Evil Invaders: Pulses Of Pleasure

Speed-crazed Belgians keep pace with the trad metal pack

You can trust Louder Our experienced team has worked for some of the biggest brands in music. From testing headphones to reviewing albums, our experts aim to create reviews you can trust. Find out more about how we review.

The band name is cribbed from a 1985 Razor LP and the album title sounds like Anvil on a health food kick, but these gurning Belgian rivetheads make a reasonably distinctive impact of their own in a subgenre crammed with identikit imitators.

Evil Invaders were releasing demos on cassette with hand-drawn inlays in the late 00s, and this heartening adolescent zeal and wide-eyed conviction is much in evidence on their full-length debut.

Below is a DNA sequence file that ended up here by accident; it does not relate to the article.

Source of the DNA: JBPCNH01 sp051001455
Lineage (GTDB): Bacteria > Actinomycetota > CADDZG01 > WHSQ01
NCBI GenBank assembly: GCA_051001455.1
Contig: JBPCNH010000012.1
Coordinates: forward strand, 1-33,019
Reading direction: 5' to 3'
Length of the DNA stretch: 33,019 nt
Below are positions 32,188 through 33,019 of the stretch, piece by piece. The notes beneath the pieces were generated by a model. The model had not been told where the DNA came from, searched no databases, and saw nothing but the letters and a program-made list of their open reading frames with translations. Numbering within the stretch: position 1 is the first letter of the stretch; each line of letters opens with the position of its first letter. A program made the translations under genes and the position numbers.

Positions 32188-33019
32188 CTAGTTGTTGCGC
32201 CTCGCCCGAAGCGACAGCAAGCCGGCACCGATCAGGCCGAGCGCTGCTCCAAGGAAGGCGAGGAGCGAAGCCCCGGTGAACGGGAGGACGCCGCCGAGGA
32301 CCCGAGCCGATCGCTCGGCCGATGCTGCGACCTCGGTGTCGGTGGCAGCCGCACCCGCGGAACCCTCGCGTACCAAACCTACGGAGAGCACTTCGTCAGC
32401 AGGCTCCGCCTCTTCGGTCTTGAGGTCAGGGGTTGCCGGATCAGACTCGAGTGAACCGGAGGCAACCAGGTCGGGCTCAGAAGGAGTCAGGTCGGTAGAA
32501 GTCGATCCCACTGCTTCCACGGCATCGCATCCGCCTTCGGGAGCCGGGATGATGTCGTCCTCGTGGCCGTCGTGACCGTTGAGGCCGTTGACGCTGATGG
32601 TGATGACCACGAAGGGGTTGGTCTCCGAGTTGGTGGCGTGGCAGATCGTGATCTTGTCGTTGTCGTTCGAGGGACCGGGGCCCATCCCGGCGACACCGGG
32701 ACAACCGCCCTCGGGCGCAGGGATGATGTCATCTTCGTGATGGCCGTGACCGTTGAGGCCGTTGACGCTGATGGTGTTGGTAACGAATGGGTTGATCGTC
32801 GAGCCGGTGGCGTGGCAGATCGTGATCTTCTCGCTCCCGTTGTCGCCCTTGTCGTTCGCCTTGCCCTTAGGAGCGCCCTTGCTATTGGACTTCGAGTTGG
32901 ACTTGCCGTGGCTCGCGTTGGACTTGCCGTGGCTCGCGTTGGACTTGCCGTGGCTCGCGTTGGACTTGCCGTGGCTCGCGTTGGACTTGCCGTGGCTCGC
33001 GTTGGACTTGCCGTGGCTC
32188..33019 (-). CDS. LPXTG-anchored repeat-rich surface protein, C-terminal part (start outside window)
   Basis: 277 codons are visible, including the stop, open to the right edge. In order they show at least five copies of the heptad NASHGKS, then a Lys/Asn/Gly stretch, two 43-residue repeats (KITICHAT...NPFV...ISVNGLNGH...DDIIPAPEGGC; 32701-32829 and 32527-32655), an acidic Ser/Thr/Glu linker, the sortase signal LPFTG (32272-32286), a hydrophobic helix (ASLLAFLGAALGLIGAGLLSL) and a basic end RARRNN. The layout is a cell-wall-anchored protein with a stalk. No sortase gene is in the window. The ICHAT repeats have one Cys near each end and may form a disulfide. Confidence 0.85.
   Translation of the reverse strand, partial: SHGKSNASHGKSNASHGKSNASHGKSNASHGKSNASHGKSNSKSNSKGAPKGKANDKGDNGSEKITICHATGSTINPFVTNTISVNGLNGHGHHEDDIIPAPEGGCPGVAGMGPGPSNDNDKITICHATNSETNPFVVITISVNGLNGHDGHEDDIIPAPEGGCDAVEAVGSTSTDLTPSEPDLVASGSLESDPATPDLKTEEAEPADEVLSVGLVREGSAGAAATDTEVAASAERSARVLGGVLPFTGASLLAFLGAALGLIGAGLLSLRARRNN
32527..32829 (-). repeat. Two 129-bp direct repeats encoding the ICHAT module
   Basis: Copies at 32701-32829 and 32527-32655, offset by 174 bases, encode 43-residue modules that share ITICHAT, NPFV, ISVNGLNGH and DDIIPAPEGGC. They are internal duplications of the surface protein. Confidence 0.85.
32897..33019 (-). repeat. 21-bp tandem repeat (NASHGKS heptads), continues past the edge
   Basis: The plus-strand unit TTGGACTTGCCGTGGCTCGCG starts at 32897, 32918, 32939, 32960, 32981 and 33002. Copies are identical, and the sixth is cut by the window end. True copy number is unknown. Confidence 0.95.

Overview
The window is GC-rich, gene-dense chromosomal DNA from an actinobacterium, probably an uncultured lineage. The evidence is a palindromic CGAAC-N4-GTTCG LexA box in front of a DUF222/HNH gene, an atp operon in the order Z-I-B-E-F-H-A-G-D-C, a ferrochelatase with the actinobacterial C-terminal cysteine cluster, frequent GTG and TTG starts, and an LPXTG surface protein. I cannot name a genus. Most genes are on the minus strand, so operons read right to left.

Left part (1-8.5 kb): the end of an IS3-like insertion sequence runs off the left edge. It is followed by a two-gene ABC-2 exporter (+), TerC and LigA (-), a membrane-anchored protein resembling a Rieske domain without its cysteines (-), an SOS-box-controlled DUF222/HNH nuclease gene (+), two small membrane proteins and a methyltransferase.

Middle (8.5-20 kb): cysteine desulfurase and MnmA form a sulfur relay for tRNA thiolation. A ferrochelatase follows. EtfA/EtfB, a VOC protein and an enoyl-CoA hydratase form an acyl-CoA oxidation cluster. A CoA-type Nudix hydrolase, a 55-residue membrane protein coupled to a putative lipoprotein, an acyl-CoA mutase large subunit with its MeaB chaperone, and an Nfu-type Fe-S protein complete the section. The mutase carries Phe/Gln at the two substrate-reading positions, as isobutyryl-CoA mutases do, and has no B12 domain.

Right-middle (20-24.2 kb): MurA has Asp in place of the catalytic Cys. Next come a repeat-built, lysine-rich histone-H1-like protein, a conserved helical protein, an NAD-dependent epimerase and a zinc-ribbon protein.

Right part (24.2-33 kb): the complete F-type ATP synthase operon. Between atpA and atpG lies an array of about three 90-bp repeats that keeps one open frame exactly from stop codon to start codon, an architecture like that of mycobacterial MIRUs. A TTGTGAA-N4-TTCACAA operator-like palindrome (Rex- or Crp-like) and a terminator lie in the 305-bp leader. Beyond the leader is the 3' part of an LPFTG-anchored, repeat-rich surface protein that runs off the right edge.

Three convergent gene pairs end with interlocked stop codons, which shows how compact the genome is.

But there are also discreetly individual touches, with deft, tasteful solos over restless arrangements twisting and bubbling with neat tossed-off riffs and melodies.

The make-or-break element is the wild-and-crazy vocals, snarling in the best tradition of 80s metal nutjob singers like King Diamond, Baloff and Zetro from Exodus, Nasty Ronnie from Nasty Savage or Agent Steel’s Jon Cyriis: all good pointers to the band’s sound and style. It ain’t rocket science, but it sure hits the spot (with a sledgehammer)./o:p

Chris Chantler

Chris has been writing about heavy metal since 2000, specialising in true/cult/epic/power/trad/NWOBHM and doom metal at now-defunct extreme music magazine Terrorizer. Since joining the Metal Hammer famileh in 2010 he developed a parallel career in kids' TV, winning a Writer's Guild of Great Britain Award for BBC1 series Little Howard's Big Question as well as writing episodes of Danger Mouse, Horrible Histories, Dennis & Gnasher Unleashed and The Furchester Hotel. His hobbies include drumming (slowly), exploring ancient woodland and watching ancient sitcoms.